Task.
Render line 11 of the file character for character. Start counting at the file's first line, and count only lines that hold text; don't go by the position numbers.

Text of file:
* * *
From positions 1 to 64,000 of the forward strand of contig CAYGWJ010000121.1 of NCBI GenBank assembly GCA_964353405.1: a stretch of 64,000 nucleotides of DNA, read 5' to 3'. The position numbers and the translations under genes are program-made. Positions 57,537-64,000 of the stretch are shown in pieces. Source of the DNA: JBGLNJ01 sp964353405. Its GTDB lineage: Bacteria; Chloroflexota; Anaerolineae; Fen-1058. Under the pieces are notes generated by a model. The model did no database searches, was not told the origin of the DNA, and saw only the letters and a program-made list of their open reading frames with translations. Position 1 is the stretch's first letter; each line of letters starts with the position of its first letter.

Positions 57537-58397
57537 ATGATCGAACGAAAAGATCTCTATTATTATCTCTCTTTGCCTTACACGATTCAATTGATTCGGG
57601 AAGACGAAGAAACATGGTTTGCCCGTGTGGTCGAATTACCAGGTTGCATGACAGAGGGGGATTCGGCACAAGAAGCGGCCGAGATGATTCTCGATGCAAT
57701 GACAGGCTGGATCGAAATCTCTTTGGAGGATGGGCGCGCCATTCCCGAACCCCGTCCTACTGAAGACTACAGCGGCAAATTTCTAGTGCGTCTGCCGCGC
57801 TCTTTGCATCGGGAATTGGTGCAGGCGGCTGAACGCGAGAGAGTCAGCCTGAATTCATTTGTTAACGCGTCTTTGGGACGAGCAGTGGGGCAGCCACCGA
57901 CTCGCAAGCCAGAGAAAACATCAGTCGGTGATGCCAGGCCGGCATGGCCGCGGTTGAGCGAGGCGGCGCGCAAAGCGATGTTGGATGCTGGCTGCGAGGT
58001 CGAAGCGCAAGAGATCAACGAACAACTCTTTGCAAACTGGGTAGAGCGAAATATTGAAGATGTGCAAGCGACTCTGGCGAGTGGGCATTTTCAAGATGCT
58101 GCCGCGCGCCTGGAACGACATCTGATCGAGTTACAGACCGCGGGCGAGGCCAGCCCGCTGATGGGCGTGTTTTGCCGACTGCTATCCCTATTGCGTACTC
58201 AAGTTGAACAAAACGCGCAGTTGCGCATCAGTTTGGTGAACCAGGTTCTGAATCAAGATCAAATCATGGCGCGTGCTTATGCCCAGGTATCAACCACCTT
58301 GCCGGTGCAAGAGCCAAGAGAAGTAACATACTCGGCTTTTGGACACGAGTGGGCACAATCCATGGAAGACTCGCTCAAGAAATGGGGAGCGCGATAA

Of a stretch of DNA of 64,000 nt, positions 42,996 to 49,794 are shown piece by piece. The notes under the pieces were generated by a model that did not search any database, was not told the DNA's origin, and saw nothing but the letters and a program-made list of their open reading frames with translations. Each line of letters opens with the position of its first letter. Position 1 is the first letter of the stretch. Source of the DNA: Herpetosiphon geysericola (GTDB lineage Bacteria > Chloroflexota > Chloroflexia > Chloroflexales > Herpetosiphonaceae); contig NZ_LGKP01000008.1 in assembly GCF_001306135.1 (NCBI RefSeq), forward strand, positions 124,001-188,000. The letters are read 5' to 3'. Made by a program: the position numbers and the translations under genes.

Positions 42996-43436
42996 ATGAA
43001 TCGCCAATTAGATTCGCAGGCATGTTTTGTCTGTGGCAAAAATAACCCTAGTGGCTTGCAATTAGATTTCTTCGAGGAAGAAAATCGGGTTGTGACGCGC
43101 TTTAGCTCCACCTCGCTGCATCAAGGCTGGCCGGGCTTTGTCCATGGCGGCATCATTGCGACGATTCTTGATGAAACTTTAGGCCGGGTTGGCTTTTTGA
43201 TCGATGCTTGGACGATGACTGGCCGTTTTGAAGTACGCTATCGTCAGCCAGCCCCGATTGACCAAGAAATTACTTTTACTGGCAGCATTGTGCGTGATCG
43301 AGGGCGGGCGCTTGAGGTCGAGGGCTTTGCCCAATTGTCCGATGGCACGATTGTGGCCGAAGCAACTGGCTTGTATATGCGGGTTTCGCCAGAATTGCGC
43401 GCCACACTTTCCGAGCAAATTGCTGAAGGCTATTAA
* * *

58301 GCCGGTGCAAGAGCCAAGAGAAGTAACATACTCGGCTTTTGGACACGAGTGGGCACAATCCATGGAAGACTCGCTCAAGAAATGGGGAGCGCGATAA